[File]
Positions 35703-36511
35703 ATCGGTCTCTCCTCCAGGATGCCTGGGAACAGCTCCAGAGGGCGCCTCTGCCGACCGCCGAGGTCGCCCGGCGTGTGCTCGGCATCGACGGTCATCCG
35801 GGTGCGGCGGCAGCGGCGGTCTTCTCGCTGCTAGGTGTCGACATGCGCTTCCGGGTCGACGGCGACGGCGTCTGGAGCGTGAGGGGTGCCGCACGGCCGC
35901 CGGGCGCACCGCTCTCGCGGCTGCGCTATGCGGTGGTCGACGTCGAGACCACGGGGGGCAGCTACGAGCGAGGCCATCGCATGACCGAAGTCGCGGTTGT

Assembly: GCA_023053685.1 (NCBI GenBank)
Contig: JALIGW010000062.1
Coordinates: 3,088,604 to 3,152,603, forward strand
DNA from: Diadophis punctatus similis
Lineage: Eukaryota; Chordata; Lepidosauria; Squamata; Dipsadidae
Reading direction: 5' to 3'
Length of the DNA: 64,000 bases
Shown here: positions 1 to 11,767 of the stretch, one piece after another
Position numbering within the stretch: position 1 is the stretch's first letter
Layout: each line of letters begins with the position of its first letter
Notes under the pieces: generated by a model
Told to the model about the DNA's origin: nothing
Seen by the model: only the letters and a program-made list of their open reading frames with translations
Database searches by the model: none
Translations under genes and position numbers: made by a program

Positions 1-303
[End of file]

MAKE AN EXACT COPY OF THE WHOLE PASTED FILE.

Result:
Positions 35703-36511
35703 ATCGGTCTCTCCTCCAGGATGCCTGGGAACAGCTCCAGAGGGCGCCTCTGCCGACCGCCGAGGTCGCCCGGCGTGTGCTCGGCATCGACGGTCATCCG
35801 GGTGCGGCGGCAGCGGCGGTCTTCTCGCTGCTAGGTGTCGACATGCGCTTCCGGGTCGACGGCGACGGCGTCTGGAGCGTGAGGGGTGCCGCACGGCCGC
35901 CGGGCGCACCGCTCTCGCGGCTGCGCTATGCGGTGGTCGACGTCGAGACCACGGGGGGCAGCTACGAGCGAGGCCATCGCATGACCGAAGTCGCGGTTGT

Assembly: GCA_023053685.1 (NCBI GenBank)
Contig: JALIGW010000062.1
Coordinates: 3,088,604 to 3,152,603, forward strand
DNA from: Diadophis punctatus similis
Lineage: Eukaryota; Chordata; Lepidosauria; Squamata; Dipsadidae
Reading direction: 5' to 3'
Length of the DNA: 64,000 bases
Shown here: positions 1 to 11,767 of the stretch, one piece after another
Position numbering within the stretch: position 1 is the stretch's first letter
Layout: each line of letters begins with the position of its first letter
Notes under the pieces: generated by a model
Told to the model about the DNA's origin: nothing
Seen by the model: only the letters and a program-made list of their open reading frames with translations
Database searches by the model: none
Translations under genes and position numbers: made by a program

Positions 1-303